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Should You Replace or Repair Your AC Unit?

Home Hacks Bryson Buehrer August 02 5 minutes reading time

The old adage rings true: You never know what you have until it's gone. Whoever coined that phrase was very obviously talking about when their air conditioning stopped working. If your unit has ever broken down or it seems to take all day for the house to reach your desired temperature, you may be considering keeping your local HVAC repair service on speed dial. In the last 20 years, the share of households with AC installed has risen by almost 30%. With many of those old units needing repair or replacement, those with air conditioning woes will find themselves in good company. Here are some things you should consider when deciding whether to repair your current unit or shop for a new one!

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Broken AC Unit: Repair or Replace?

Consider the cost of Repair or Replacement.

This is the first and most obvious step in your decision-making process: Which one will cost more? The question is more nuanced than that. For a properly-operating system, it shouldn't need maintenance every year, and should only undergo a routine inspection once every year.  If your unit is currently broken, but this is the first time it has needed service, you shouldn't need to worry. If your unit is relatively new (first 25% of its life) and has broken down multiple times, consider contacting the manufacturer to make good on any active warranties.

However, if you're scheduling multiple repairs each year, you may want to consider a replacement. Some jobs, like replacing a drain tube or flushing a drain line, tend to be on the cheaper end of the repair spectrum. A blown compressor or a malfunctioning condenser coil, on the other hand, could easily mean a 4-digit repair bill. As a general rule, if the annual repairs cost a third of what it would take to replace the unit altogether, then a replacement might be your best bet!

How old is your AC Unit?

In moderate climates with similarly manageable cooling loads, a new air conditioning unit should last around 15 years. In warmer, more humid climates with higher peak loads, this number drops to about ten years. These numbers are subject to change based on the brand chosen, the surrounding climate, the quality of the installation, and how regularly you've been keeping up with the maintenance of the system. 

If you're wondering how old your unit is, look up your make and model online or find documentation on when the air conditioner was installed. If it's in the last three-quarters of its life span, it may be worth exploring a replacement option before you begin to encounter unnecessary and costly repairs, as mentioned above.

At 13 years old, the average air conditioner begins to look a bit long in the tooth, and you should consider replacing it.

What is the efficiency of your current system?

If your home still has the system that it did when you moved in, likely, it doesn't meet the current new-installation efficiency standards. The minimum requirement for residential installations is currently 13 SEER (Seasonal Energy Efficiency Ratio). Many older systems installed before that time have SEER ratings of 6 or less. This difference in efficiency means that a new system, while seemingly expensive, may payback quite rapidly based on your monthly savings. Many modern systems easily exceed the set standard, and solutions like a geothermal heat pump are even more efficient than the latest traditional central AC unit.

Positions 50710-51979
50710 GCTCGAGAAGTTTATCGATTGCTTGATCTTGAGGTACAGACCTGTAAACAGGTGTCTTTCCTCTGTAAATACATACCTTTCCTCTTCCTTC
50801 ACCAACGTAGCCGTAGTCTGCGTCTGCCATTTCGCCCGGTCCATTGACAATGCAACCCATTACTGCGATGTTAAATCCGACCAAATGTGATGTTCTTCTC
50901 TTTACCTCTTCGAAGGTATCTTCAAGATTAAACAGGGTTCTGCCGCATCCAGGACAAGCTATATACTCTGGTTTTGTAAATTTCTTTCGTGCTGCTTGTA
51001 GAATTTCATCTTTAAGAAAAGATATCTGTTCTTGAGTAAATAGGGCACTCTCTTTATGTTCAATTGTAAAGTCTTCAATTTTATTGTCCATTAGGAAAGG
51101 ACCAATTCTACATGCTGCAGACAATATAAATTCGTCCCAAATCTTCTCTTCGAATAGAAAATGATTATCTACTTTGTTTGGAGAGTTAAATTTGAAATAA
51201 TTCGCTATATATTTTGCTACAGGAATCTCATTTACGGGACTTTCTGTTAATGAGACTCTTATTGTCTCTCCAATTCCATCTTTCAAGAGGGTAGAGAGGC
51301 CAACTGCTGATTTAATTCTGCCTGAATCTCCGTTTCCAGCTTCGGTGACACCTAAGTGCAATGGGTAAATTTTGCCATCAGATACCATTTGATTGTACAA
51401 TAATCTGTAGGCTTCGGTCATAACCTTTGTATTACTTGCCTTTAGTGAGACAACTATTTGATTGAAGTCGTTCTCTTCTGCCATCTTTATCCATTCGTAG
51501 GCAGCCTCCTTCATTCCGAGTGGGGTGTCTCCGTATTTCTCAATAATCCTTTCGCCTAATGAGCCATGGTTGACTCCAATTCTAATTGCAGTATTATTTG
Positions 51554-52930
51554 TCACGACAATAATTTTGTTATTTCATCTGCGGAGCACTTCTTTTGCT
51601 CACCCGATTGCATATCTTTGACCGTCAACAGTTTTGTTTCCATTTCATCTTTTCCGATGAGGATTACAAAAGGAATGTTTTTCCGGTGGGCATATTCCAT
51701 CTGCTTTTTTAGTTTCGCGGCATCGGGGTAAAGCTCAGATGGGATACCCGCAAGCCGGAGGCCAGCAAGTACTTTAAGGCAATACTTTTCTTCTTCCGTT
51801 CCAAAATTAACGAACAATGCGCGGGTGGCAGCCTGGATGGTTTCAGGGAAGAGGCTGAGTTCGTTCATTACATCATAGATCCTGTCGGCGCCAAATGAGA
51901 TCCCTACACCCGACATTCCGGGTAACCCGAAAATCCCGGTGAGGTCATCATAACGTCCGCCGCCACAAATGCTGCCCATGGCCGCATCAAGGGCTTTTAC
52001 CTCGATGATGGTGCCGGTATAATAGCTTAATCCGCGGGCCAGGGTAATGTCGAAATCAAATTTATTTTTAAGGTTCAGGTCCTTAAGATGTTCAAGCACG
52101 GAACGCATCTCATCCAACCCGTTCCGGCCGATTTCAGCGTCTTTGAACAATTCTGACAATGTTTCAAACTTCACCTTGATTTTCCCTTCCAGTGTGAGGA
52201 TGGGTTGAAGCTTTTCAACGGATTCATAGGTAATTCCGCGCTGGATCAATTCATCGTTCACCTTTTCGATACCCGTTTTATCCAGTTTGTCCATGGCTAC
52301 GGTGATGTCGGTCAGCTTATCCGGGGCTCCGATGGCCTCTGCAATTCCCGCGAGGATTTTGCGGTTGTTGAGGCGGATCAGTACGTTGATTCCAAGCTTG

Your air conditioner can also lose efficiency over time. The constant starting and stopping of a fan and compressor, outdoor placement and exposure to the elements, and lack of maintenance can all affect the overall efficiency of the unit. If you hear the constant whirring of your unit and it seems to be running nonstop, that's a good indicator that it's not as efficient as it once was. The higher amount of work required to achieve the thermostat's set temperature increases the wear on your system and raises your energy bills. If you can't monitor your unit 24/7 to listen to its daily activity, just look at your year-over-year cooling costs. If they are rising at a rate that is higher than the price increases for energy in your area, that could be indicative of an air conditioning unit that is lagging in performance.

Look into new methods of cooling your home.

If the repairs are too frequent, or you want to maximize your home's performance and comfort with a new unit, you don't have to resort to the same old traditional AC units. Geothermal heat pumps, even though they have "heat" in the name, excel at cooling your home. 

A geothermal system can heat, cool, and provide all of the hot water needed for your home. That's three systems rolled into one compact, quiet, and highly efficient package. Because the unit is so silent, it is kept inside the home and avoids the environmental wear and tear (rain, snow, grass clippings, etc.) that a conventional AC unit takes on. This indoor lifestyle provides the unit with a much longer and more efficient life span: 24 years on average, often more! The underground loop system that extracts heat energy from the ground lasts well over 50 years.

Ultimately, geothermal is over twice as efficient as a traditional system and can save the homeowner 50% on their monthly cooling bills, 40% on hot water costs, and up to 70% when heating season comes around. You can cool and heat your home with clean, renewable energy that is safer, quieter, and longer-lasting than virtually any other technology on the market!

Want to learn more about geothermal?

Download Our Simple Guide to Choosing a Heating and Cooling System

ABOUT THE AUTHOR

Bryson Buehrer
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